A Penang-based bibliophile is helping book lovers ferret out rare, used or out-of-print books on Malaysia and Asia.
I FIRST stumbled on The Penang Bookshelf, an online book retailer, when I was researching Yixing teapots and their effect on tea for an article. There are so few authoritative books or articles on the subject that are written in English. Naturally, I was thrilled to find tea lovers raving about The Beauty Of Chinese Yixing Teapots (2001) at online tea forums, penned by a Penang-based author, Lim Kean Siew, no less. But the going rate for the secondhand book at major online stores ranged from US$138 (RM435) to US$395 (RM1,246)! After some futile calls to local bookstores and the Singapore publisher, I tracked down the wife of the writer (Lim passed away in 2007) who directed me to The Penang Bookshelf, which stocks a few copies of the book.
Set up in 2010 by Penang-based William Knox, the Bookshelf specialises in old and new books on Malaysia and Asia.
“The idea is to provide Malaysians with books they can’t get here and for people overseas who can’t find books about Malaysia,” says Britain-born Knox who moved to Malaysia in 2009.
Treasured titles: Some of the rare books that The Penang Bookshelf sells online include these 1935 and 1939 copies of the Penang Information Guide and a
1945 edition of the Handbook Of Spoken ‘Bazaar’ Malay. The Penang guides, published by the Municipal Council and given away free, gives a picture of what
Penang was like before WWII. The handbook of spoken Malay was written by J.N. McHugh, an Irishman working for the Malayan Police. The book was issued to
the returning Allied forces after WWII so that they could pick up the language as quickly as possible. — Zhafaran Nasib/The Star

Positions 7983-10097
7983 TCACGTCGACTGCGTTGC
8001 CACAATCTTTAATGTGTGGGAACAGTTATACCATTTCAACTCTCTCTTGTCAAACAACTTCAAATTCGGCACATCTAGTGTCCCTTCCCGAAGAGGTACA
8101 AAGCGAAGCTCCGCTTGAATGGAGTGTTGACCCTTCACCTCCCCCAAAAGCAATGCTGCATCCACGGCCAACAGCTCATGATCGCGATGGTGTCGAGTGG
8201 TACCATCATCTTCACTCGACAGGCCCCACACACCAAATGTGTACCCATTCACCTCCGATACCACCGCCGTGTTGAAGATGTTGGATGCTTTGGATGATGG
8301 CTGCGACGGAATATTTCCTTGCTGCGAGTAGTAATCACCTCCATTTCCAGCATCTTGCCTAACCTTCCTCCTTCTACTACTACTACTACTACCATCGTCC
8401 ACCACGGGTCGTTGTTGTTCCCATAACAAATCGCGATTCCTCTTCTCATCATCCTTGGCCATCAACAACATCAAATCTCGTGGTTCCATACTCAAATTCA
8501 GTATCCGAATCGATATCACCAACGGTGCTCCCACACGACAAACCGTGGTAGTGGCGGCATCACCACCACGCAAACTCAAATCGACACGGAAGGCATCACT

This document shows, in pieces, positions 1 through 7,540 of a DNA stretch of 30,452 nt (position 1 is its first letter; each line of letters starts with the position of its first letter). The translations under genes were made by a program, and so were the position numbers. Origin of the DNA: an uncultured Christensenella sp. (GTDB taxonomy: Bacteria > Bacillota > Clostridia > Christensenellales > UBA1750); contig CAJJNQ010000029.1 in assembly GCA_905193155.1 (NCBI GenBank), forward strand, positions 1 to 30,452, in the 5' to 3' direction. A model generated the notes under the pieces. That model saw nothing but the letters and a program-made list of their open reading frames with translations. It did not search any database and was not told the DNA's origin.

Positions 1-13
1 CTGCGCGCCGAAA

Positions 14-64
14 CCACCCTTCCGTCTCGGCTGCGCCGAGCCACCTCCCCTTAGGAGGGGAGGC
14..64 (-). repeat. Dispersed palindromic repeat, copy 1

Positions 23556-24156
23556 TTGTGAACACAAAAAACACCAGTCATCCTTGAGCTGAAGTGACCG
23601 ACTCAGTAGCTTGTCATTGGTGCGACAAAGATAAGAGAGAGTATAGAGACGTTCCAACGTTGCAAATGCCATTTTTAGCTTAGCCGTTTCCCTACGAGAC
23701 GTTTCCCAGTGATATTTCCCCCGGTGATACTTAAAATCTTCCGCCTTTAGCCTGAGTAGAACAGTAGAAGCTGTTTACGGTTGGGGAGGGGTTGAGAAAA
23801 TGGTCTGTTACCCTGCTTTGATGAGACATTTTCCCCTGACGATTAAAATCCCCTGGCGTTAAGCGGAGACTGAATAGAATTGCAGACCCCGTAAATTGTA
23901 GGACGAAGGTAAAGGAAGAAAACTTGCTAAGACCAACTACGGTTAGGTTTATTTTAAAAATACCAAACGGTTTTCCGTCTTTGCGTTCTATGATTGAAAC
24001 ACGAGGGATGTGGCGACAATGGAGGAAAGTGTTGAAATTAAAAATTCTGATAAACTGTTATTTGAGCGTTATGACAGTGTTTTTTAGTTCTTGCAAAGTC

Aside from sniffing out rare, out-of-print books or speciality publishers, Knox also helps customers track down specific books for a small fee. Evocative of rare and used books online sellers like US-based Alibris or Britain-based Biblio, the Bookshelf attracts bookaholics, collectors and academics alike.
Knox’s collection covers a wide medley of fiction and non-fiction: from history, politics and religion to anthropology, travelogues and even romance novels with Asia as the setting.
Among the noteworthy picks is an original edition of Hail Penang written in the 1920s by a British journalist who worked for the Straits Echo, a Chinese-owned newspaper in Penang.
“What makes this book unique among memoirs of British colonial life in Malaya was that it was written from the vantage point of the author, George Bilainkin, who was not a British Government officer, planter or businessman,” explains Knox, 63, during a recent interview in Kuala Lumpur. According to Knox, in his account of life in Penang during that era, Bilainkin, an astute observer, peels off the veneer of civilised colonialism and tells it like it is.
“For example, there was one story of him going to the E&O Hotel with a local and none of his English acquaintances would come up to talk to him because they couldn’t understand why he would be seen in public with a native,” Knox adds. Published in 1932, the book has since been reprinted by Penang-based Areca Books and tops the bestseller list on Knox’s website. He sells the original (RM865) and the reprint (RM41) editions.
Intriguing out-of-print titles include the book Chinese Muslims In Malaysia by Osman Chuah, a Chinese Muslim convert who set out to promote Islam and document the experiences of his fellow converts. The book retails for RM545 at the Bookshelf while a used copy on Amazon.com is going for US$303 (RM956). And history buffs are sure to drool over the rare tome, The Golden Khersonese: Studies In The Historical Geography Of The Malay Peninsula Before AD1500 by Paul Wheatley. The author pieced together the historical geography of the peninsula before reliable written records were available from the mid-16th century onwards.
A real classic of Peninsular Malaysian ornithology,
this book is the fifth of a five-volume set which
was published between 1927 and 1976. A
collector’s item for Malaysian bird aficionados!
But what gives the Bookshelf its edge is its competitive pricing.